King’s Fund alone, included a review of social care by Derek Wanless (Wanless 2006)
and the Barker Commission on Health and Social Care in England (Commission on the
Future of Health and Social Care in England 2014). In the past two years, three cross-party
parliamentary committees have achieved political consensus in calling for major
reform. Still, as recent work by the Health Foundation and The King’s Fund shows,
‘The public has little understanding of how social care operates, and even less
understanding of how it is funded’ (Bottery et al 2018).

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On one level, the public’s by and large ‘ostrich’ view is not so surprising. As one
social services director puts it:

      We are asking government to prioritise something that the vast majority of voters
      don’t understand and/or don’t want to think about. And it is not that surprising.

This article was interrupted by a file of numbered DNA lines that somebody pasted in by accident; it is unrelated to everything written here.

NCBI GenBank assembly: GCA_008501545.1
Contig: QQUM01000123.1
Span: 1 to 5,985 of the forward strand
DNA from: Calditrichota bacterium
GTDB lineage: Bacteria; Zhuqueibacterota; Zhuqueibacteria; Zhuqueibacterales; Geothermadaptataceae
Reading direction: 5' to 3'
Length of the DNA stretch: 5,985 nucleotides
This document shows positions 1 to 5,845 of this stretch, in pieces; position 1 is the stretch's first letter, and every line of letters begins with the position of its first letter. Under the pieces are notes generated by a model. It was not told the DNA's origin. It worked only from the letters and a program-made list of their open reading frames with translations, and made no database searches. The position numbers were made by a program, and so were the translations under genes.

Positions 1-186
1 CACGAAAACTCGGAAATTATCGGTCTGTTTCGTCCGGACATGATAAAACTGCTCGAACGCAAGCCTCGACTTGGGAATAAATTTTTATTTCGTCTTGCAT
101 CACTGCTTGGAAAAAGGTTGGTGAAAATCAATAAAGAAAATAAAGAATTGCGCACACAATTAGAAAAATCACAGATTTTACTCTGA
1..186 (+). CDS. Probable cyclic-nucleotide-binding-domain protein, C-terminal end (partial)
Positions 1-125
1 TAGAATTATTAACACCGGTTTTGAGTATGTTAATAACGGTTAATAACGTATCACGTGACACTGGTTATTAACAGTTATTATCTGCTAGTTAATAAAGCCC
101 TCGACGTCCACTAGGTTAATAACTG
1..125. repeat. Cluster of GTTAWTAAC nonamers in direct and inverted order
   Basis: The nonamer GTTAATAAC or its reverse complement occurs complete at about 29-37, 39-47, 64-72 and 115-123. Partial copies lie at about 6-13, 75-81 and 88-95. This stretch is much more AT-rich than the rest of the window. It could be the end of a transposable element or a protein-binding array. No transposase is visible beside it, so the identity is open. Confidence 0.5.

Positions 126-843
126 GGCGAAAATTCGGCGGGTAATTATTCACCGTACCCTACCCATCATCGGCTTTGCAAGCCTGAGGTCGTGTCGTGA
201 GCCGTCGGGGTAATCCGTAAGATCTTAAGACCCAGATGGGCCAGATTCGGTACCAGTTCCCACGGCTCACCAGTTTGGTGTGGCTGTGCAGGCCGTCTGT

Nobody wants to think about diminishing powers as you grow old, and for working
      age social care you assume it won’t happen to you: until it does.

But these views do raise the question of whether social care’s visibility, and with
that public understanding, might be helped by a stronger voice?

A stronger voice for social care?
One of the many contrasts between the NHS and social care is that, quite aside from
NHS England and NHS Improvement being responsible for the service, the NHS has
a strong provider side voice. To be fair, there are two voices – that of NHS Providers,
which essentially represents NHS trusts; and the NHS Confederation, which
includes not just trusts but also CCGs, the emerging ICSs, and the Independent
Healthcare Providers Network, which represents private and independent providers
of NHS care. It is also fair to say that both the public and private influence of these
two groupings has waxed and waned over the years. But separately, and at times
together, they provide a clear voice for NHS organisations.